While this can stem from a Rottweiler’s natural instincts as a protective and territorial animal, it’s not a behavior your should tolerate. Much of this aggression comes from a feeling of them being threatened, whether that’s potential physical danger or the fear of losing their authority and alpha status. These dogs can be very competitive and territorial of what they think is theirs. They may also let a growl out of warning others not to approach them or that they should just stay away. It’s important to notice these types of growls immediately and prevent the behavior, which can often spiral into dangerous behaviors when not controlled.
It’s important to know that when it comes to Rottweilers that serve in the police force, they may be trained to growl in certain scenarios. In dangerous situations or high-risk environments, Rottweilers can use their growl to unnerve a perpetrator or direct attention in a particular way. Due to the intense training and preparation these police dogs undergo, the growls of these Rottweilers may carry an aggressive nature on purpose.
Rottweiler Related Article: Are Rottweilers Dangerous?
How To Tell What Kind of Growl Your Rottweiler Gives
As you seek to identify the meaning behind your Rottweiler’s growl, there are certain factors that can be helpful in giving you clues. The environment they’re in or the activity they are doing is perhaps the easiest indicator for what type of growl they are letting out. For example, if the dog is engaged in play and is looking like they are having a good time, their growl is most likely an excited, cheerful one. However, if it’s clear your dog is agitated or disturbed by not getting its way or is afraid of a situation, the growl may have a more negative message. Be sure to notice this type of negative behavior and take the next steps in obedience training if becomes more of a problem.
The frequency, duration, and pitch are also key factors to notice in determining which type of growl your Rottweiler is sharing with you. Low and slow growls may indicate a calm pleasure. Short and more “yippy” growls can indicate play and enjoyment. Higher pitched or sharp growls may indicate a more aggressive or fighting growl. Dogs also have different vocal ranges, so it’s important to be able to identify your dog’s unique pattern of communication. As growls can mean many different things, it’s important to understand the variances between them.
How To Stop Your Rottweiler from Growling
Like other negative behaviors, it’s important to understand the underlying reasons behind your dog’s growl. For example, if their growl is out of pleasure and delight, there’s not much you can do to eliminate that harmless natural reaction. Just be sure that their temperament and feelings don’t suddenly change to frustration or agitation.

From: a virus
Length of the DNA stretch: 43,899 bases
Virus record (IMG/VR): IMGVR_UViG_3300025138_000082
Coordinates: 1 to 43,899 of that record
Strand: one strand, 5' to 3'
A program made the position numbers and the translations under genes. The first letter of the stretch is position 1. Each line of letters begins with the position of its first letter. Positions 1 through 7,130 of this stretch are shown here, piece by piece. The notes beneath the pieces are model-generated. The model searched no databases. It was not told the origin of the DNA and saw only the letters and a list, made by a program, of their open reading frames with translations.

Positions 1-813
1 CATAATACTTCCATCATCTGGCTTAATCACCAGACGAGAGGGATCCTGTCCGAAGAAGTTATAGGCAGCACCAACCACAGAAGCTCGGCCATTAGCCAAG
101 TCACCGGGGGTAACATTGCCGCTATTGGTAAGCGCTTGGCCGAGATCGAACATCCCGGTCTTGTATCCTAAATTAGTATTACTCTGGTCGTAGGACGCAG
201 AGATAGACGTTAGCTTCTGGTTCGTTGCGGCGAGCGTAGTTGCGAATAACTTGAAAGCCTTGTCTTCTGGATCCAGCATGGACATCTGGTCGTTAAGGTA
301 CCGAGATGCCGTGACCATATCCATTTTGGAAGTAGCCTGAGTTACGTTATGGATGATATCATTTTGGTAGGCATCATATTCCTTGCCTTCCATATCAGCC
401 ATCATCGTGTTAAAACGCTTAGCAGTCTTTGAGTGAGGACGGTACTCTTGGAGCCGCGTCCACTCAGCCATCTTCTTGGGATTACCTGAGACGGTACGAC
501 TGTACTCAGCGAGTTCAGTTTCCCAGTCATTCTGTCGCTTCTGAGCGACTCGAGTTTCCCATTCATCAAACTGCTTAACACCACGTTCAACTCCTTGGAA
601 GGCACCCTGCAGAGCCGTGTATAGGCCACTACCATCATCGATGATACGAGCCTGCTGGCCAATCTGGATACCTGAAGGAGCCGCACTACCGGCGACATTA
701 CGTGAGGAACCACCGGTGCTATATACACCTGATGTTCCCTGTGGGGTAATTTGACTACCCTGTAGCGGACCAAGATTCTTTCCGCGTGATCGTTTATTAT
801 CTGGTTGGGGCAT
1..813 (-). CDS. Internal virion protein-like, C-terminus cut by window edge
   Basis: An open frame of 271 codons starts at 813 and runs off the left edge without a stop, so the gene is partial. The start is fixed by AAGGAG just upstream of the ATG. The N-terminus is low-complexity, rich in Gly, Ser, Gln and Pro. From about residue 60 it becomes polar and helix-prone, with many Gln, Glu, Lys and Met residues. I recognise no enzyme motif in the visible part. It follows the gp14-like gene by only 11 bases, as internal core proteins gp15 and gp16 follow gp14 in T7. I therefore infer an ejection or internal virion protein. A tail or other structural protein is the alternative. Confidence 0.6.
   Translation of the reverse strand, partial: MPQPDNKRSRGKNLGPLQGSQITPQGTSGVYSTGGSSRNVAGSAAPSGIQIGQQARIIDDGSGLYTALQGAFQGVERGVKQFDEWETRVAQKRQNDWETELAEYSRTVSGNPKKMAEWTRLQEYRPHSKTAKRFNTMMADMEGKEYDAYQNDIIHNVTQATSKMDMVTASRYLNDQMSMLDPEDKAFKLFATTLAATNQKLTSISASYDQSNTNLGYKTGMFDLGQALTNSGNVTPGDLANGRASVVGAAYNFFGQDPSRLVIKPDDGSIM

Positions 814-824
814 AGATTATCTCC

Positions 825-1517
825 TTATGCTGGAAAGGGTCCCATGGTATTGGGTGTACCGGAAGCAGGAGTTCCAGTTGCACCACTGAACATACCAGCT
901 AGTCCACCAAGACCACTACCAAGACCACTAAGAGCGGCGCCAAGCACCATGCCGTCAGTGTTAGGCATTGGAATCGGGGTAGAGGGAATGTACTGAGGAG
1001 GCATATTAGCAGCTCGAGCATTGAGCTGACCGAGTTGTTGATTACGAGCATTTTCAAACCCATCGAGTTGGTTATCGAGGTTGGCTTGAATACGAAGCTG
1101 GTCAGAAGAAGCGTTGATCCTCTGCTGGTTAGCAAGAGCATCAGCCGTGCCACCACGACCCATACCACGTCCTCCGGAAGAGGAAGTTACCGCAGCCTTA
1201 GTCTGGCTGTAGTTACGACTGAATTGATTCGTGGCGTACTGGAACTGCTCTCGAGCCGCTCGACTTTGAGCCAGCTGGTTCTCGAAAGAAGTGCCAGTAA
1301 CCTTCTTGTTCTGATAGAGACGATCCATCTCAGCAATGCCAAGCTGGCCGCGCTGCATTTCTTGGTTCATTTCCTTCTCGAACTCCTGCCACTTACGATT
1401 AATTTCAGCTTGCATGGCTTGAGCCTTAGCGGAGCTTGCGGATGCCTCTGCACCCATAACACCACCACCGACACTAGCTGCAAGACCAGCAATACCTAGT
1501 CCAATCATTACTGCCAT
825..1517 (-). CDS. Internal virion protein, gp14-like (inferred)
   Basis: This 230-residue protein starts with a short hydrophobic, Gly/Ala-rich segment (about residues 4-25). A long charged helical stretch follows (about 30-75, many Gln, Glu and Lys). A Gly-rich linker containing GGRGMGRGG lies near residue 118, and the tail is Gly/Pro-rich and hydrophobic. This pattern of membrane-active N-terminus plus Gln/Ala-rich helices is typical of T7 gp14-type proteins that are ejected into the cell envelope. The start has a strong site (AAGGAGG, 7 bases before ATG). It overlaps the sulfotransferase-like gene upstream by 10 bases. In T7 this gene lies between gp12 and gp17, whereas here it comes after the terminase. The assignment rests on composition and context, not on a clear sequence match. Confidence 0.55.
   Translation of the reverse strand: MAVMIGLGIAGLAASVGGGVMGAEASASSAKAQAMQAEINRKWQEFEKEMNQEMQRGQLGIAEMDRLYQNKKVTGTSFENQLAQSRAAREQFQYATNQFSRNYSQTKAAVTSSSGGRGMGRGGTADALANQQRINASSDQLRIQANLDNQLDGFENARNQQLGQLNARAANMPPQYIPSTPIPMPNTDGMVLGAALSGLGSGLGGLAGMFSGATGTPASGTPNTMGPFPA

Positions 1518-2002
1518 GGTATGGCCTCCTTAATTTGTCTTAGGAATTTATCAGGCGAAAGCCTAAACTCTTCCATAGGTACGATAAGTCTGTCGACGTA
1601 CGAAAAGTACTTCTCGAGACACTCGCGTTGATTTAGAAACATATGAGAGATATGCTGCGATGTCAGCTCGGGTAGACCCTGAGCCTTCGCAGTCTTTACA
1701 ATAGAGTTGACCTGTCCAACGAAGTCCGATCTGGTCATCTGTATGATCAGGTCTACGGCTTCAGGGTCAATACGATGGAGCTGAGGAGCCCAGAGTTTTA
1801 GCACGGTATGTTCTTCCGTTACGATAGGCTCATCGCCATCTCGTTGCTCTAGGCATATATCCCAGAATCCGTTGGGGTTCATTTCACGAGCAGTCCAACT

Conclusion For “Why Is My Rottweiler Growling”
However, when growls are a result of fear, agitation, or aggression, you’ll want to take action immediately. Obedience training is essential to raising a Rottweiler to be well-behaved and a great family pet. Starting this behavior training early on can prevent your Rottweiler puppy from developing negative habits and address problems before they spiral out of control. Proper socializing of your dog also can greatly improve their behavior and interactions with other dogs and people.
When Rottweilers are comfortable in different situations with different dogs and people, they may feel less threatened. Exposing them to potential triggers of what may make them aggressive and then directing their reaction to a more positive outcome can also be helpful in training. Also establishing yourself as the dominant authority in the relationship will teach your Rottweiler that they are not the boss of the house. Once your dog begins to learn appropriate reactions to triggers and does not show aggression, be sure to reward them with positive reinforcement, whether that’s a treat, a new toy, or lots of petting.
For more helpful articles, check out:
- What Can I Give My Dog To Sleep At Night?
- How To Stop Your Dog From Scratching The Door
- How To Clean Dog Eye Boogers Safely
Rottweilers will sometimes growl because it’s trying to defend its territory. For example, watch “Big Rottweiler Defends His Territory” from Emirhan Duran down below:
Andy is a full-time animal rescuer and owner of a toy doodle. When he’s not saving dogs, Andy is one of our core writers and editors. He has been writing about dogs for over a decade. Andy joined our team because he believes that words are powerful tools that can change a dog’s life for the better.